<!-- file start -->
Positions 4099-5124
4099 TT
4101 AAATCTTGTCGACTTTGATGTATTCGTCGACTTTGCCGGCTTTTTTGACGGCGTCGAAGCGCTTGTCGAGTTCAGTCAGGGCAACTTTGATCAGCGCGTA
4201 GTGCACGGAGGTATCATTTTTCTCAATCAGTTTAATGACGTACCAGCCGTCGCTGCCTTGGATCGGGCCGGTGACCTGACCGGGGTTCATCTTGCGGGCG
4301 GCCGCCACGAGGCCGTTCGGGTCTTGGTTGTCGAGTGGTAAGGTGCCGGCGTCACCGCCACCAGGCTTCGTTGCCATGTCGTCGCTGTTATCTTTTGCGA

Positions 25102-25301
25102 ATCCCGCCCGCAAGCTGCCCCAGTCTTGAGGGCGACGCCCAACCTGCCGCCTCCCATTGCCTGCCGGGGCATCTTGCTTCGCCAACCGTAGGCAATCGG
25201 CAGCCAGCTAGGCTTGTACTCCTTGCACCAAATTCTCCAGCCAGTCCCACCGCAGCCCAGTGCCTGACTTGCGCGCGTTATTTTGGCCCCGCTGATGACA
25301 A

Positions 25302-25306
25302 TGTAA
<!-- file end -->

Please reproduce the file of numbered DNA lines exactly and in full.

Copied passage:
Positions 4099-5124
4099 TT
4101 AAATCTTGTCGACTTTGATGTATTCGTCGACTTTGCCGGCTTTTTTGACGGCGTCGAAGCGCTTGTCGAGTTCAGTCAGGGCAACTTTGATCAGCGCGTA
4201 GTGCACGGAGGTATCATTTTTCTCAATCAGTTTAATGACGTACCAGCCGTCGCTGCCTTGGATCGGGCCGGTGACCTGACCGGGGTTCATCTTGCGGGCG
4301 GCCGCCACGAGGCCGTTCGGGTCTTGGTTGTCGAGTGGTAAGGTGCCGGCGTCACCGCCACCAGGCTTCGTTGCCATGTCGTCGCTGTTATCTTTTGCGA

Positions 25102-25301
25102 ATCCCGCCCGCAAGCTGCCCCAGTCTTGAGGGCGACGCCCAACCTGCCGCCTCCCATTGCCTGCCGGGGCATCTTGCTTCGCCAACCGTAGGCAATCGG
25201 CAGCCAGCTAGGCTTGTACTCCTTGCACCAAATTCTCCAGCCAGTCCCACCGCAGCCCAGTGCCTGACTTGCGCGCGTTATTTTGGCCCCGCTGATGACA
25301 A

Positions 25302-25306
25302 TGTAA